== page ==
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Rebecca's Story

To mark our 30th anniversary, we’re releasing 30 stories from wheelchair users across our history.

This ambitious and historic project will result in stories being archived as part of the The British Library Sound Archives ensuring that the life experiences of wheelchair users today are captured forever. With thanks to the National Lottery Heritage Fund and The British Library for their support.


Former Kidz Board member, Rebecca Farren, recalls her early cardigan-sniffing years through to ableism in Doctor Who, disability activism and coming out as queer during lockdown!

She describes the awesome feeling people have once they learn about the ‘social model of disability’ and their relief once they realise that it is society and those in power that need to change, and not their body.

A fierce advocate for the liberation of marginalised groups, there’s a lot to learn from Rebecca's wise words in her ’30 Stories’ interview.


European disability rights, human rights and intersectionality - Listen to a clip here

“I really value the community called ‘Black Girls Create’…finding a community of women and non-binary people of colour that are multiply marginalised that really understand what it’s like, not just to be disabled but to have marginalisations on multiple levels...has been so healing and uplifting.

"…to be able to come into that community and to be seen for who I am and to be recognised and for them to say ‘No, your pain does matter, and your joy does matter’ and ‘we’re all in this together and we’re all trying to be seen'...has just been so amazing."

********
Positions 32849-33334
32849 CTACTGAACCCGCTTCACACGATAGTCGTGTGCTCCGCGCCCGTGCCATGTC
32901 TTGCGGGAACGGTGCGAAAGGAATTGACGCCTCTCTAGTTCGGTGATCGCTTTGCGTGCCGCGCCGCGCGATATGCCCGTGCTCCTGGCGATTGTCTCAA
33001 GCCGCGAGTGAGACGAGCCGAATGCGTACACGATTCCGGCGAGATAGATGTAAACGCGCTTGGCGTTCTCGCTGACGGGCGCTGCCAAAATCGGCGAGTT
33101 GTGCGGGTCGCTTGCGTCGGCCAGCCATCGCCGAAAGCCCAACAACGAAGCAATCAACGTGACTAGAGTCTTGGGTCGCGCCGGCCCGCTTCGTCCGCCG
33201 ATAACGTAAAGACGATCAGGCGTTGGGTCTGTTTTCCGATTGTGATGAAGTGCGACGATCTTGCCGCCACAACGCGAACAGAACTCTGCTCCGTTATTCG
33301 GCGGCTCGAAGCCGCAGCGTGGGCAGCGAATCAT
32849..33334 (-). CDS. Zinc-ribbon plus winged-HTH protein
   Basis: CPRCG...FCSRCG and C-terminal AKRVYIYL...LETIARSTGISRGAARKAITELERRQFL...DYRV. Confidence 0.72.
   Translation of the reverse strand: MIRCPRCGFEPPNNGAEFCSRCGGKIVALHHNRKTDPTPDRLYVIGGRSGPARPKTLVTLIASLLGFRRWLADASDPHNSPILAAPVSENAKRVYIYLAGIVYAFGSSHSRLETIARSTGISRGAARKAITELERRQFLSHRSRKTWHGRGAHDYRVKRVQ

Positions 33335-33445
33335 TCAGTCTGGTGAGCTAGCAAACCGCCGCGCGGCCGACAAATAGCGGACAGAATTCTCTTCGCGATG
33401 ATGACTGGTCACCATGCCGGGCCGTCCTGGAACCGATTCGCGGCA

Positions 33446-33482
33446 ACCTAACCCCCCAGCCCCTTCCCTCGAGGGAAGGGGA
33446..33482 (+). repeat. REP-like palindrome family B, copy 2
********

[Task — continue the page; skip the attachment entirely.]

On discovering she was queer - Listen to a clip here

"The one thing that sealed the deal for me, that yes I was definitely queer, was the sentence: 'You only have crushes on unobtainable men', so for example, TV characters…or gay men or teachers or dentists or people that you could never possibly go out with.

"…I was not actually attracted to men in real life…so it was an absolutely huge, huge revelation for me to have and a massive shock.

"I now identify as queer because I was so sure I was attracted to men for so long and now I know I’m not, but I haven’t really had a chance to explore whether or not I’m attracted to women yet and also to non-binary people because of the pandemic.

"…I’m so relieved because so much of my life just makes sense now where it didn’t before."

Identity - Listen to a clip here

"Disabled is a political identity and I would always say I’m disabled first, and sort of a wheelchair user second so I am disabled and a wheelchair user is the practical level of how I move around.

"…and so I will always be queer first as queer is a political label and then whichever end of queerness that I fit into after that, because I’ll always be queer."

Rebecca in her powered wheelchair outside Leeds University


Disability and work - Listen to a clip here

"‘Inclusion Scotland’ are a disabled peoples organisation in Scotland that run a programme called ‘We Can Work’ which provide paid internships for disabled people to go into work for anywhere from three months to a year and basically showing that disabled people are capable of upholding paid employment and are amazing employees.

"Because what you’ll find is that a lot employability programmes focus on the deficit of disabled people, saying ‘oh we need to upskill disabled people, and we need to teach you how to be in the workplace'.

"Whereas this programme is a lot more about saying ‘No, disabled people already have the skills to be in the workplace, they’re already amazing, employers just need to sit up and take notice and actually employ disabled people and actually make the adjustments necessary to employ disabled people'."

On disability activism - Listen to a clip here

"There’s really been a move, particularly from disabled people of colour and disabled queer people in the US, to move, not away from disability rights, but to recognise that disability rights don’t always take the whole picture and don’t always directly improve the lives of disabled people always.

"Especially if you can’t access those rights…There’s a lot of crossover within the movement in the UK, we have a big focus on mutual aid and looking beyond accessibility to say benefits, and challenging the Government when they’re not supporting disabled people beyond accessibility."

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